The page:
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  • Transchildren and the Discipline of Children’s Literature
  • Jody Norton (bio)

Oh, if you were a little boy,   And I was a little girl— Why you would have some whiskers grow    And then my hair would curl. Ah! If I could have whiskers grow,    I’d let you have my curls; But what’s the use of wishing it—    Boys never can be girls.

(Kate Greenaway, “Wishes”)

In 1992 a delegation from the Colombia Human Rights Committee of Washington, D. C. and the Lawyers Committee for Human Rights interviewed a group of transvestite sex workers. One of their complaints was that the police would round up people like them and take them to a site known as the “road to Choachi,” a winding road with sharp precipices, from which they were thrown to their death.

(Juan Pablo Ordonez)

“Children’s literature” is a deceptively simple term. In the United States, among other things, it names a commodified, politically charged body of texts created, produced, and selected for use with children. Children’s literature also describes a field of academic endeavor that is in part complicitous in the discipline (regulation, constraint) both of the corpus of children’s texts and of the ideological body of the child within those texts, and in part committed to the critical interrogation of the multiple political investitures in and around “the child” as cultural construction. My concern in this essay is, first, to analyze the multiple relations between children’s literature and a particular gender minority, transchildren; that is, children whose experience and sense of their gender does not [End Page 415] allow them to fit their sexed bodies into seamless accord with a congruent, conventional gender identity. The disciplinarity (in both senses) of these relations, I will argue, has permitted us, as readers, occasionally to play among such children, but almost never to recognize them. 1 Secondly, I want to illuminate the liberatory role that children’s literature, conceived as a matrix of creative texts and critical inquiries, can play in creating interpretive strategies, curricular revisions, and pedagogical interventions that will contribute substantially to the amelioration of the condition of cultural, institutional, and political neglect through which transchildren have been denied their reality, and their worth. Finally, I will suggest a theoretical reconceptualization of gender that would make possible an aesthetic transumption of romantic and realist impulses in children’s literature into what I will call sublime realism. Such a transumption could occur either as a reading of existent texts or a writing of new ones.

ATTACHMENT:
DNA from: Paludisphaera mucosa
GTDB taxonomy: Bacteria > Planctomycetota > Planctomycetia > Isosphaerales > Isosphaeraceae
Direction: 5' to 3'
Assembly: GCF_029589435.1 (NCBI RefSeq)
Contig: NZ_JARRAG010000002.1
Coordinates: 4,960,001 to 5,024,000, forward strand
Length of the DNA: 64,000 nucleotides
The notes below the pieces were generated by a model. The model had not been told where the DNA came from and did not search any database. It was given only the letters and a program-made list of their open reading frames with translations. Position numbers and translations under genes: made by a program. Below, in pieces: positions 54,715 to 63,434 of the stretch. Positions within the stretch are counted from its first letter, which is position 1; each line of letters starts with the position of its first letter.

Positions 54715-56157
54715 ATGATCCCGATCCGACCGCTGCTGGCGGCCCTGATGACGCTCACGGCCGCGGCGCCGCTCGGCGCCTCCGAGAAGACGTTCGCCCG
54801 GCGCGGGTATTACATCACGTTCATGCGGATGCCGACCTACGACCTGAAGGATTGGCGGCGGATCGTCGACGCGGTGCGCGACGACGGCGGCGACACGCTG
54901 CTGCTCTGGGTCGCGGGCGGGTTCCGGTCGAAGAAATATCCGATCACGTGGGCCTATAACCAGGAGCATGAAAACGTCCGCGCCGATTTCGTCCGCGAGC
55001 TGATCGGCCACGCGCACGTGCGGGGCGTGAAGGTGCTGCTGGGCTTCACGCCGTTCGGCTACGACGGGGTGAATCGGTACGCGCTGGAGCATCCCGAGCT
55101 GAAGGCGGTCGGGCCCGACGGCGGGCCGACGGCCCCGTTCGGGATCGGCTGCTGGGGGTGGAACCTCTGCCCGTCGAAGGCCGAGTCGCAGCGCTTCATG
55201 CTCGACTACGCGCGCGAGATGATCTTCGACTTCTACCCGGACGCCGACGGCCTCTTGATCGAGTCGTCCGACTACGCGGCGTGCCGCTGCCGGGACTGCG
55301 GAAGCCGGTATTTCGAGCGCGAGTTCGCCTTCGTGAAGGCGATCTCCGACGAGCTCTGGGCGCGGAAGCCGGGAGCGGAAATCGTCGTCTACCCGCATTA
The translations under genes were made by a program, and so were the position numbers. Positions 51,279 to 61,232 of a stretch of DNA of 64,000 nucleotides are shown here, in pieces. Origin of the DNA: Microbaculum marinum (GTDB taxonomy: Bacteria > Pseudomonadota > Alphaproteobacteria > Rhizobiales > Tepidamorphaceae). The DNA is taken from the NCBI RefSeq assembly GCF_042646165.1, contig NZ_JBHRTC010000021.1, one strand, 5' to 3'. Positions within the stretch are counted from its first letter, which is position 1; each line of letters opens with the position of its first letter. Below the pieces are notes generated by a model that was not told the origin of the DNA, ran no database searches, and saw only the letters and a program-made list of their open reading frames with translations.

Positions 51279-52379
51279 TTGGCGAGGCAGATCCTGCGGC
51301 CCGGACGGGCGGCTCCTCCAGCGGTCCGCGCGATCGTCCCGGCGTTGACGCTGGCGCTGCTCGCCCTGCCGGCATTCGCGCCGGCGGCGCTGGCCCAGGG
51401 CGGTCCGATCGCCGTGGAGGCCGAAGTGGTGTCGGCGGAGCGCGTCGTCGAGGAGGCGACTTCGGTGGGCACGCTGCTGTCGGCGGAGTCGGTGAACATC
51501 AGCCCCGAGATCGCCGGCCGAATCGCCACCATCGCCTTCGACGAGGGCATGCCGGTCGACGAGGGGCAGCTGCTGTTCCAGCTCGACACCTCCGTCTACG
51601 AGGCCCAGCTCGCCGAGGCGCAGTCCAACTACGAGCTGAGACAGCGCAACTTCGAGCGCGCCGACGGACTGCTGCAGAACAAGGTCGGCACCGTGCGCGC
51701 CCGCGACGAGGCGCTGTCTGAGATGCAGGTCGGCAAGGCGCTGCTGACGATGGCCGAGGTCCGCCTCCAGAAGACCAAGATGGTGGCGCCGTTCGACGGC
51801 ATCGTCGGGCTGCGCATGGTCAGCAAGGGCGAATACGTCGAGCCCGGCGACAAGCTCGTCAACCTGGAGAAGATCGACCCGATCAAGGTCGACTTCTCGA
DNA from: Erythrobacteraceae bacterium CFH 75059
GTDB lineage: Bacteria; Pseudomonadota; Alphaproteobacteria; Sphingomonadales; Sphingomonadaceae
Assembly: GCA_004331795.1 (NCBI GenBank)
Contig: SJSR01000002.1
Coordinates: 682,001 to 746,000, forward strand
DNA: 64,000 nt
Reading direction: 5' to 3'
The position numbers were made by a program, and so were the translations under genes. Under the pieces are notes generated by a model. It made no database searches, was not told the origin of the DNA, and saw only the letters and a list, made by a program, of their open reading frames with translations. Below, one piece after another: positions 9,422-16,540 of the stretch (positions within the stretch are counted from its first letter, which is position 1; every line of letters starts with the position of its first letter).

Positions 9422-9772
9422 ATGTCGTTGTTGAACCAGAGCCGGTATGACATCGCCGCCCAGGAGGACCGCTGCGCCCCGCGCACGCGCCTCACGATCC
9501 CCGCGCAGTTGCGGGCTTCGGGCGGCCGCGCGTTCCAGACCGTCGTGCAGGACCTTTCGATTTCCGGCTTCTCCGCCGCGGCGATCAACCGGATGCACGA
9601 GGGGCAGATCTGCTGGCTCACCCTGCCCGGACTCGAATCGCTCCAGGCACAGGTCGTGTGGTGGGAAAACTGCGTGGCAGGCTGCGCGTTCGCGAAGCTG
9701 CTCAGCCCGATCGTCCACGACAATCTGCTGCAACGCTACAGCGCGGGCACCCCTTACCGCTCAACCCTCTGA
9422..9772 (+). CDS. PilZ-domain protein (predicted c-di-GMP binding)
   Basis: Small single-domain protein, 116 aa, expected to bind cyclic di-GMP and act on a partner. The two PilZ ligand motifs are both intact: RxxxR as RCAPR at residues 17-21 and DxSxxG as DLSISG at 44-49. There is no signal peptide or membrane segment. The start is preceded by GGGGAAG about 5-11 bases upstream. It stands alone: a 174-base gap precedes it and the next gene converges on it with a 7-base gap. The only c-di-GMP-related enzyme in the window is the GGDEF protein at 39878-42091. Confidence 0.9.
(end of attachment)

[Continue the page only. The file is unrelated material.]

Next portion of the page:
The historical desire to deny, by one means or another, the reality of alternative forms of sex and gender vividly reflects the intrapsychic as well as the institutional stakes involved in the maintenance of the false binary male (“adult,” dominant) / non-male (“child,” subordinate). 2 The threat of the loss, through contamination or degeneration, of the a priori symbolic value of masculinity creates unprocessed anxiety, and unexamined, or rationalized, antipathy—the necessary conditions for the efflorescence of gynephobia or transphobia. According to the hysterical logic of transphobia, insofar as transgendered persons do not accommodate themselves to a heterocentric ideology of gender that interprets reproductive functions as the naturalized basis of differential power relations, they must be made to do so. They must, that is, be institutionally and discursively disciplined, since masculinity is not a matter of anatomy but of meaning.

In Gender Shock, her exposé of the institutional maltreatment of transchildren, Phyllis Burke writes:

If a doctor believes that there is a link between gender nonconformity and adult homosexuality, something that has never been proven, and further believes that adult homosexuality is a mental illness, [a gender-nonconforming child] will be aggressively treated with behaviorism, psychiatric drugs and counseling. This is known as “reparative” or “conversion” therapy, and the American Psychiatric Association has yet to forbid the practice. . . . As a result, hundreds of adolescents, either suspected of being gay because of gender nonconformity or self-declared as gay, are involuntarily locked into psychiatric hospitals.


It is partially for the sake of such children—that their moral and material existence not be denied—and partially for the sake of our other children’s education toward joyful acceptance and...

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pp. 415-436
Launched on MUSE
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